⟨ Book ⟩

Hiroshima Graph: Rabbits abandon their children

Yoshikatsu Fujii

Words / Nathan Lee
Photography / Kimio Ng
Translation / Nicole Go

大久野島,這名字是由一個患風濕的女孩告訴我的。每次下雨,她的關節就痛得不願意下床,滿腦子都是傷害自己的意念。正是這個原因,當她以決絕的語氣說出「死前,我一定要去大久野島」這種句子時,我確實非常驚訝。大久野島有什麼?我忍不住問。

兔子啊,她回答。

滿島的兔子。

幾年後,我才從藝術家藤井ヨンカツ的一本手造書中,再次遇上這個名字。這時,我才瞭解到這個廣島巿的小島上,共有800隻兔子生活著,並以「兔島」的名號吸引著大量的觀光客。可愛的表象背後,廣島出身的藝術家說,掩藏了一個致命的秘密。100年前,這是一個製作毒氣的工廠。所以,兔島其實是一個製作殺人武器的毒氣島。

藤井ヨンカツ以攝影為媒介,探索了毒氣工場的遺址。有些地方成為了兔子的生活場所;有些遺下了未明的工具;有些只剩下空曠的砂地。他以編碼、並置今昔照片的方式,重構了毒氣工場的地圖。出現這樣的想法,是因為毒氣島長期以來,也被軍方在地圖上抹消了。在1933年至1947年之間,大久野島的位置是一片空白。這個情況,維持到現在也沒變吧,藝術家質疑。他從小就活在後原爆的地景中,每人口中都強調「和平」,卻不願提起小島的過去。他重構的地圖,不單在平面上,更存在於意識中。

「第一次在島上的考試,全班48名,我考第48。自此以後,我發奮讀書。三年後,畢業時我全班第12。」老人藤本安馬說:「現在我還記得呢,當時背誦的化學公式。只是,那全都是殺人的公式。」除了照片,藤井ヨンカツ親身採訪了在毒氣島當學徒和工人的三位老人,寫下了他們對毒氣島的回憶。他們的15歲,沉浸在微黃帶酸的空氣中。回憶總有光明、無害的一面,與往後痛苦的日子相隔開來。

由毒氣島轉變為兔島的起源,有人認為與生物試驗有關;亦有人認為,是戰後被帶至島上的五隻兔子繁殖的後代。唯一肯定的是,荒廢的島嶼成為了兔子的天堂。經由媒體的報導後,觀光客的餵飼亦使兔子的數量無節制地增加。一群又一群毛茸茸的兔子依偎在海岸邊,無聲無息地不斷繁衍。

讀完這本書的瞬間,我忽然想起那位短髮、患風濕的女孩。她想去大久野島,是因為可愛的兔子呢;還是殺人的毒氣呢?我沒有問她。事實上,我們再也沒有聯絡了。我記得她當時的表情,那近乎獲得救贖的眼神,大概是介乎兩者之間吧,我想。

Ōkunoshima – I learned of the name from a girl with arthritis. When it rained, she became bedridden with severe joint pain; her mind taken over by thoughts of self-harm. She took me by surprise when she told me, “Before I die, I have to go to Ōkunoshima,” I couldn’t help asking her what there was.

“Rabbits,” she answered.

It was an island full of rabbits.

Years later, I came across that island again in the artist Yoshikatsu Fujii’s handcrafted book. This time, I learned that 800 rabbits inhabited this small island in Hiroshima, hence the moniker “Rabbit Island” known to tourists. According to the Hiroshima-born artist, the island’s charm masked a deadly secret: a century ago, the island was home to a chemical weapons facility. Rabbit Island was a gas manufacturing plant in disguise.

Yoshikatsu Fujii uses photography as a medium to explore the ruins of the facility. Some places became nests to rabbits, others were dotted by unknown tools or sandy soil. Encoding, and further juxtaposing images of the past and the present, Yoshikatsu Fujii hopes to bring to light a site that has, since its initiation, long been removed from the map, hidden by the government. From 1933 to 1947, and possibly to this day still, Ōkunoshima has been symbolised by a void. Turning inward, the artist problematises his native experience of the postwar landscape: one which harps on peace yet refuses to look its past in the eye. As such, Yoshikatsu Fujii’s reconstruction of Ōkunoshima is rooted – beyond the pictorial plane of the map – in the collective consciousness.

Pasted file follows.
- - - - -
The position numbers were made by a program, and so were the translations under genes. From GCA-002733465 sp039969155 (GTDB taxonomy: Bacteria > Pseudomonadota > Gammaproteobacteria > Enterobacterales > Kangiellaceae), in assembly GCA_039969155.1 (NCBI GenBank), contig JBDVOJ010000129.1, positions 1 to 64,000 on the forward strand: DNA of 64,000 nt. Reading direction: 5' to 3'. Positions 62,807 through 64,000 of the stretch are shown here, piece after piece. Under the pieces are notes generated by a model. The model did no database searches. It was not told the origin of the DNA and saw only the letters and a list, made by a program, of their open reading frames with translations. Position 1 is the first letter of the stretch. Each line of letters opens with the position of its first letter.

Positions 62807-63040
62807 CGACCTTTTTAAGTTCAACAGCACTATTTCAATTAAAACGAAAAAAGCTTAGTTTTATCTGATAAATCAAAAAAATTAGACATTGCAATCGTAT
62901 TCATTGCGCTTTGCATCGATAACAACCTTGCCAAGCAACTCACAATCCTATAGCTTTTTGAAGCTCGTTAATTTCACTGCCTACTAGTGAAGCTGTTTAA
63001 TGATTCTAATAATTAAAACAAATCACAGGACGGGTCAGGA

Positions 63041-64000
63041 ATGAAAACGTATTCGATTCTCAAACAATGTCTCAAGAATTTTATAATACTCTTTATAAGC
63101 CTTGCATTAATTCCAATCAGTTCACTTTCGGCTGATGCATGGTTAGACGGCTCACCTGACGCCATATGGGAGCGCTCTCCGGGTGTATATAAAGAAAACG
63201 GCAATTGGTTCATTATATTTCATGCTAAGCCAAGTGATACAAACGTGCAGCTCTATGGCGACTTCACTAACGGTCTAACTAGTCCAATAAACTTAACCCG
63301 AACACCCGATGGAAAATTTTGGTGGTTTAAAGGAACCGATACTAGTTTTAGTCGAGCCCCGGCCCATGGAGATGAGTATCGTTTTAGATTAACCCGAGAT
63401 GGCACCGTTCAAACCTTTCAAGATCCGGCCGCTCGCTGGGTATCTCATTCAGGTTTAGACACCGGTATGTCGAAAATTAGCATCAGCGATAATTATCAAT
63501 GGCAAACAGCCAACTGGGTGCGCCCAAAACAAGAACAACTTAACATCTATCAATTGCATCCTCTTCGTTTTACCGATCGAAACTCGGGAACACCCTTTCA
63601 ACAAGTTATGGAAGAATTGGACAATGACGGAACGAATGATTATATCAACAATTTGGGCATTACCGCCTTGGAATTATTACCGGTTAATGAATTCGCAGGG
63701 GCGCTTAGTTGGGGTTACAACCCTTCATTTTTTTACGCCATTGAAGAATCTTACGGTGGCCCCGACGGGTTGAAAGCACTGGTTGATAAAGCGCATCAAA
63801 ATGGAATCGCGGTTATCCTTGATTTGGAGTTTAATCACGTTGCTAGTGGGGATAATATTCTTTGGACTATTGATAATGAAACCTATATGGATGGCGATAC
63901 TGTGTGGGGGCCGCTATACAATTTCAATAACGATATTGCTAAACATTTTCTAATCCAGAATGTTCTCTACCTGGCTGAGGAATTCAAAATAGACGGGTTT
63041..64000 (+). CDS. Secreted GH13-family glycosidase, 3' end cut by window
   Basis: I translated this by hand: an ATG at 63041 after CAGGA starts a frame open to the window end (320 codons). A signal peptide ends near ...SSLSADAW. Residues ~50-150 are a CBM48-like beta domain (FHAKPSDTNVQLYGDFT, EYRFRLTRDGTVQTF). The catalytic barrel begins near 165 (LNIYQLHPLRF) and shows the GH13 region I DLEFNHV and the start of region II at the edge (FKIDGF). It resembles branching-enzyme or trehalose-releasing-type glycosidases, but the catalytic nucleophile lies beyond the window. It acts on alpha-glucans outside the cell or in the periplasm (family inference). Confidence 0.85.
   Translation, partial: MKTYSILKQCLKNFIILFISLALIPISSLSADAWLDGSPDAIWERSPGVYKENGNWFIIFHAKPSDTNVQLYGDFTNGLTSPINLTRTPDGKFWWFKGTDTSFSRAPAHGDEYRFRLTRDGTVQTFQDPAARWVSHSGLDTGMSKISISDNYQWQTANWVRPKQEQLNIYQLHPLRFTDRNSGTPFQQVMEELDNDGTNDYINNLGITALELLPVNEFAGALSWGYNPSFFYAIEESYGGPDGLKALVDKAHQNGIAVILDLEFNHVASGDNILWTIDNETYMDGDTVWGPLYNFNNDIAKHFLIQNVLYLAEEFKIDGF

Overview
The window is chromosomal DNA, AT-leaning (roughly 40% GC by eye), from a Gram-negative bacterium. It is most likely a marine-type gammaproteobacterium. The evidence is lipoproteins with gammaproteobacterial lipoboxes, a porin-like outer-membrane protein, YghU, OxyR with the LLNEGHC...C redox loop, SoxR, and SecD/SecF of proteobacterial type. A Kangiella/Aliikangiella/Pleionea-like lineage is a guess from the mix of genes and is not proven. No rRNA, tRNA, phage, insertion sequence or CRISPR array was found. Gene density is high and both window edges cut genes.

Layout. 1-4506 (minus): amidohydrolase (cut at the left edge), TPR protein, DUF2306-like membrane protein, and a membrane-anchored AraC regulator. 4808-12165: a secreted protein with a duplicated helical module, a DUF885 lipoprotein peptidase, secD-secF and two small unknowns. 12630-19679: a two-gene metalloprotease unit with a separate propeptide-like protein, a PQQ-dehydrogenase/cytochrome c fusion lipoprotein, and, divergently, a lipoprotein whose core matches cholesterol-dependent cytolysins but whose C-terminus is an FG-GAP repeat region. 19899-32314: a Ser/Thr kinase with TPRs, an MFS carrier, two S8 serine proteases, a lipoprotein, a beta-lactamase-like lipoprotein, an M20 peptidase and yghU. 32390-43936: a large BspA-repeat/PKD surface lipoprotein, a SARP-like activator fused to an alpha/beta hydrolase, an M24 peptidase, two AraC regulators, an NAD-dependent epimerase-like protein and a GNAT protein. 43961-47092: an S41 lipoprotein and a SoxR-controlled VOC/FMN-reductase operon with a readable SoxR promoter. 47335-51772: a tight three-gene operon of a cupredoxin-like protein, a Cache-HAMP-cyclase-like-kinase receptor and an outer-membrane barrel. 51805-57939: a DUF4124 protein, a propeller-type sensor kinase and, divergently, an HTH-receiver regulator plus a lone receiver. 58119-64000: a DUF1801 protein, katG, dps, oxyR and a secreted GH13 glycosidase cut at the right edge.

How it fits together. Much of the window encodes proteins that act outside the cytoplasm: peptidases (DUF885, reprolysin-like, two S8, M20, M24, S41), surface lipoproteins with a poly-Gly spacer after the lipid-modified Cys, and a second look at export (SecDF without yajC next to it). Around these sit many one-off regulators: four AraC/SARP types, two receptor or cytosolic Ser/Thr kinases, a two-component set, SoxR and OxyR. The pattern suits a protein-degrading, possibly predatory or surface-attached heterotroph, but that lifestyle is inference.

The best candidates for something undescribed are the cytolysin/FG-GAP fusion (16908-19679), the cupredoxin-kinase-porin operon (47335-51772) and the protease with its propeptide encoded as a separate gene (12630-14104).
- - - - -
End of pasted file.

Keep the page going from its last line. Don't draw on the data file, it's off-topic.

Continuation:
“In my first exam on the island, I came 48th – the last in my class. I worked very hard and, three years later, I graduated in the 12th place,” recalled an old man named Yasuma Fujimoto. “I still remember the chemical equations we had to memorise in class – but they were equations of murder.” Along with photographs, Yoshikatsu Fujii collected the first-hand accounts of three survivors, who worked in the chemical plant as apprentices or labourers during the war. They were fifteen years old, their youth immersed in yellowed, sulfuric air. Remembrance of things past is never remembrance of things as they were: on the contrary, it is bright, full of promises, and bears no connection to the suffering to come.

How Poison Gas Island came around as Rabbit Island is subject to much speculation: some cite animal testing; others suggest that the immense rabbit population is the offspring of the five rabbits first introduced to the island after the war. Fact remains that the once barren land has become an oasis to the animals, whilst media coverage and tourism ensure that the rabbits continue to thrive along the coastline. 

As I finished Yoshikatsu Fujii’s book, I thought of the short-haired girl with arthritis. She longed to visit Ōkunoshima – for its rabbits, or for its lethal gas? I never asked her. In fact, we have not spoken since. But I still remember the look on her face then. It was one of redemption between Ōkunoshima’s antipodes.